Since there is really no consensus on what a Muslim or a Christian is, we can just use the definition that best serves our argument.

Want to embarass a moderate? Point to the extremist and associate them as being more true to their religion. Want to soften a slightly more rigorous faither? Point to the moderate and say how cool it is that their religion allows this. As for fundies, well, best to just leave some people be.

Mon, 04 May 2009 09:41:00 UTC | #356057

Richard Dawkins's Avatar Comment 40 by Richard Dawkins

For a while now I have carried on a sporadic, and more-or-less friendly, correspondence with Yasmin Alibhai-Brown. I continually try to provoke her with the horrors of Islam, in order to persuade her to leave it. She roundly condemns the bad bits of Islam, but I wonder where there are any good bits for her to retreat to. I am becoming increasingly curious. Are there ANY good things about Islam at all?
Richard

Mon, 04 May 2009 10:00:00 UTC | #356062

righton's Avatar Comment 41 by righton

Bonzai wrote:

"I also know a Muslim who is a fundie in many ways including believing in creationism and the "Quran science" but he doesn't believe in hell because 'Allah is merciful', he thinks all good people, including the infidels, eventually would go to heaven."



Does he also believe that the suicide bombers are good people and will go to heaven?

Mon, 04 May 2009 10:02:00 UTC | #356063

Gregg Townsend's Avatar Comment 42 by Gregg Townsend

40. Comment #372789 by Richard Dawkins

*crickets*

Mon, 04 May 2009 10:04:00 UTC | #356064

zengardener's Avatar Comment 43 by zengardener

14. Comment #372668 by RainDear on May 4, 2009 at 2:00 am
There's obviously a need for an underground railway for muslim women


I second that. Here are a couple of links.
The first one is a 10 minute video, the second and third are to German sites in Berlin. Surely someone could find better links, but what difference will it make if these women can't get on the internet?

tips to women on the run
10 TIPS

Papatya in Berlin(the name translates as "chamomile")they help Turkish girls
Runaway Turkis Girls

Finding a secret apartment in Berlin
secret appartments

Mon, 04 May 2009 10:11:00 UTC | #356070

quisquose's Avatar Comment 44 by quisquose

Why do we never hear such criticism of the bad bits of Islam (is there any good bits?) from the people whose criticism might actually have an effect?

Where is the anger from the Muslim Council Of Great Britain or the imams who are supposed to represent 'moderate' Islam?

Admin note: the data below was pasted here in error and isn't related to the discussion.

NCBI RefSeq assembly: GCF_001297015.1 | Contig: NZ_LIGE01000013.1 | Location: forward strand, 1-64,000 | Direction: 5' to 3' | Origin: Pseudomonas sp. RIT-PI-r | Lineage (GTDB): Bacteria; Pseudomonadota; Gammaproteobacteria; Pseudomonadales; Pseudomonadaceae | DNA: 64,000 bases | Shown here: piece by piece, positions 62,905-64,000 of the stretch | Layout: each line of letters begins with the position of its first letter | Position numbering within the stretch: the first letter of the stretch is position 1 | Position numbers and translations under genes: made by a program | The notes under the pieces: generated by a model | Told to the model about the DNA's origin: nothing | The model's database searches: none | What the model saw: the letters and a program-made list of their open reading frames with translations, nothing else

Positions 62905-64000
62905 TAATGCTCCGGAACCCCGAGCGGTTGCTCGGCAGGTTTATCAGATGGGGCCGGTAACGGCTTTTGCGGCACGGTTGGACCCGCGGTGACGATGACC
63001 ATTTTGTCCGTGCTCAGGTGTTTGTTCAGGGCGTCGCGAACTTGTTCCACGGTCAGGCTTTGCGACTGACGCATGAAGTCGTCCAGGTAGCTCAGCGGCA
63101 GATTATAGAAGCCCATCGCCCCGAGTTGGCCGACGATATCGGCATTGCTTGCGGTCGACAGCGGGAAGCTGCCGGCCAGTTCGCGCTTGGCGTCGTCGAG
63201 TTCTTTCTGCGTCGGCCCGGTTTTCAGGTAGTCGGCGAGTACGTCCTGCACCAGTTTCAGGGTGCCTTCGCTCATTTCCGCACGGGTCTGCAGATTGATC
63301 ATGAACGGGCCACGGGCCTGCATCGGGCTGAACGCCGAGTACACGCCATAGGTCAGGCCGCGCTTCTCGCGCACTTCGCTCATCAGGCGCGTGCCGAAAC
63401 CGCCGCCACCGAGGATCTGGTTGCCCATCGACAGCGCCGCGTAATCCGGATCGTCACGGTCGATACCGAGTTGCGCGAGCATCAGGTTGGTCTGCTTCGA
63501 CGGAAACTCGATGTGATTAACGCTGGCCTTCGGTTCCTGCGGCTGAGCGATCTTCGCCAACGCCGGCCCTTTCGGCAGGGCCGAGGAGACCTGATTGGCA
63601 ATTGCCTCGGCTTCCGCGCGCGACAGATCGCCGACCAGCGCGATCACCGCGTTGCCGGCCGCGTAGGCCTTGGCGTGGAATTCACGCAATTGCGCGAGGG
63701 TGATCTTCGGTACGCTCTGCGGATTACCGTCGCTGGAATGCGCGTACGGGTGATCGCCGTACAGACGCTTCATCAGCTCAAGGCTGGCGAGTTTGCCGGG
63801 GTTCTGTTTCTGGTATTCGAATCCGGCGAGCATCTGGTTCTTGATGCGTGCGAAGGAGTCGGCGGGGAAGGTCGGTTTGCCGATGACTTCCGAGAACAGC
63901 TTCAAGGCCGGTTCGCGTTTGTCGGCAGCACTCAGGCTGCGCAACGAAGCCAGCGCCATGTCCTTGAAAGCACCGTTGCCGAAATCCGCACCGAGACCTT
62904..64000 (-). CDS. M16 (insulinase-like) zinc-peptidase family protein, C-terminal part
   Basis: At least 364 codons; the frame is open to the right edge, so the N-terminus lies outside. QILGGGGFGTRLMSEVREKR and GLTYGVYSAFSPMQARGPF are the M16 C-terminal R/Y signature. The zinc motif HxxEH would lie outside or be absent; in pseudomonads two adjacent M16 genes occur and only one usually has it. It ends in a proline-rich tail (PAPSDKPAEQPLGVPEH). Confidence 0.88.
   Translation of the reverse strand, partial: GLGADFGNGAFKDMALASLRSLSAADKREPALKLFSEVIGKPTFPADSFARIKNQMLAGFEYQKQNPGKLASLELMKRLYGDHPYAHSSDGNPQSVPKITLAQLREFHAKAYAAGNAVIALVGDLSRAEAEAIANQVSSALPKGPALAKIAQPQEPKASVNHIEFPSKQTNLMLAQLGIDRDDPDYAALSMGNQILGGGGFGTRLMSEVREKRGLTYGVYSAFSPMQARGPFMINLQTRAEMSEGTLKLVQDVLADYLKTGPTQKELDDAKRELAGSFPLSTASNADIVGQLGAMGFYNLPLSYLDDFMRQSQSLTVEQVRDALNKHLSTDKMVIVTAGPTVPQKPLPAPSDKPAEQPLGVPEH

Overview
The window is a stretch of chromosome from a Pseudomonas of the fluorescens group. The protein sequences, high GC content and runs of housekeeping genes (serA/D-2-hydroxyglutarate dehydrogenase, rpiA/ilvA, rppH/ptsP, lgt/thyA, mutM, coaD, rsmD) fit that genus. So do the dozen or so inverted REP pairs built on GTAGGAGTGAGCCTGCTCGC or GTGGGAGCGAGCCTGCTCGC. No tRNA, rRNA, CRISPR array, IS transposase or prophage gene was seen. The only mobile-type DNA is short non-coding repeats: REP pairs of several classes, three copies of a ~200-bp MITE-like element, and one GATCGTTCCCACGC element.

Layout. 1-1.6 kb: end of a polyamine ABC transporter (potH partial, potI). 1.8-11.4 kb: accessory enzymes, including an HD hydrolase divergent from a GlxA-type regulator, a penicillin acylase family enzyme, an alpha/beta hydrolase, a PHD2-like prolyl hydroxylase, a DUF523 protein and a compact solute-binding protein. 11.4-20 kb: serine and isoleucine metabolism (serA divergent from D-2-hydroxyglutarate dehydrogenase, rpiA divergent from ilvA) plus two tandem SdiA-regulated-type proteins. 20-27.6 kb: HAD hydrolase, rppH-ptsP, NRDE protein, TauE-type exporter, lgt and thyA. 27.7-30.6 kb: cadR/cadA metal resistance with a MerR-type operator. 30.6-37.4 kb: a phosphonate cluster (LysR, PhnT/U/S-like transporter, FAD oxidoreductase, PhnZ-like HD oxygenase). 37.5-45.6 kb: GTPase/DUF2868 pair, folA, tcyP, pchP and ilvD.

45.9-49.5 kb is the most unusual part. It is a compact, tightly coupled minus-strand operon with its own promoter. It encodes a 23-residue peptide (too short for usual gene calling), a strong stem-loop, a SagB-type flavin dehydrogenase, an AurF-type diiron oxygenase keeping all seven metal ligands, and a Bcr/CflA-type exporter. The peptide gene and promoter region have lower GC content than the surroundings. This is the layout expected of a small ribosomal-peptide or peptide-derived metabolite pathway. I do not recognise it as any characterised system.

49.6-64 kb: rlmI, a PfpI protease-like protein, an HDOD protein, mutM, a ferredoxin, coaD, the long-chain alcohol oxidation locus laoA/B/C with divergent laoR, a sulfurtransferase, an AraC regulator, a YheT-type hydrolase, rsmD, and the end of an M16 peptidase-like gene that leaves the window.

:(

Mon, 04 May 2009 10:27:00 UTC | #356082

mitch_486's Avatar Comment 45 by mitch_486

40. Comment #372789 by Richard Dawkins on May 4, 2009 at 11:00 am

Are there ANY good things about Islam at all?


I think most followers do condemn the worst parts of it. The problem is that so many families are devout followers of its traditions. Some are willing to overlook absolute attrocities (and say, "well, they're extreme") in favor of an overwhelming need to follow tradition.

Islam, on a global scale, represents tradition so near and dear to the hearts of its followers that anything else (change) is absurd.

I mean, I've heard many devout women state that they are rather comfortable wrapping themselves up in 40-yard-long pieces of cotton, and really don't NEED to change anything. It's this type of thinking that hijacks ones freedom and substitutes tradition in an extremely "non-free" way.

So, to put it bluntly, I don't think there is anything good about it, but you won't be changing any minds on account of whether it's generally good or not. Their minds have an uncanny ability to mold to islam, in an almost endearing way.

EDIT: "Their minds...." I'd actually rather say "The human mind..."

Mon, 04 May 2009 10:29:00 UTC | #356084

Lisa Bauer's Avatar Comment 46 by Lisa Bauer

#40
If I put on my mental hijab for a moment, perhaps Alibhai-Brown might be attracted to a number of things in the religion, even ignoring the potential threats or possible family ostracism. There's the feelingof being part of the ummah, the 'nation' of all Muslims, and (more or less) praying the same way, fasting, going on hajj, etc. which you share along with a billion other of your 'brothers' and 'sisters'. 'Fellowship' and 'community', I guess. If you look at Islamic teachings on charity and aiding others, the poor, widows and orphans, and so on through rose-tinted glasses, Islam can seem like a religion preaching love, justice, and charity. Some of the rituals, such as prayer, reciting stock Arabic phrases, reciting the Qur'an, and so on, may be comforting and calming. Much of Islamic art and architecture -- mosques and Qur'anic calligraphy -- is very beautiful. Some may be attracted to Islam's simple message of the oneness of Allah and that all things are subject to his will. Some believe Islam is attractive because it places great importance on the family and treating the elderly with respect (I'm just mentioning what some say, not endorsing it). There might be a few other things -- aside from the fact that it's familiar to many liberal Muslims and they don't want to give that up.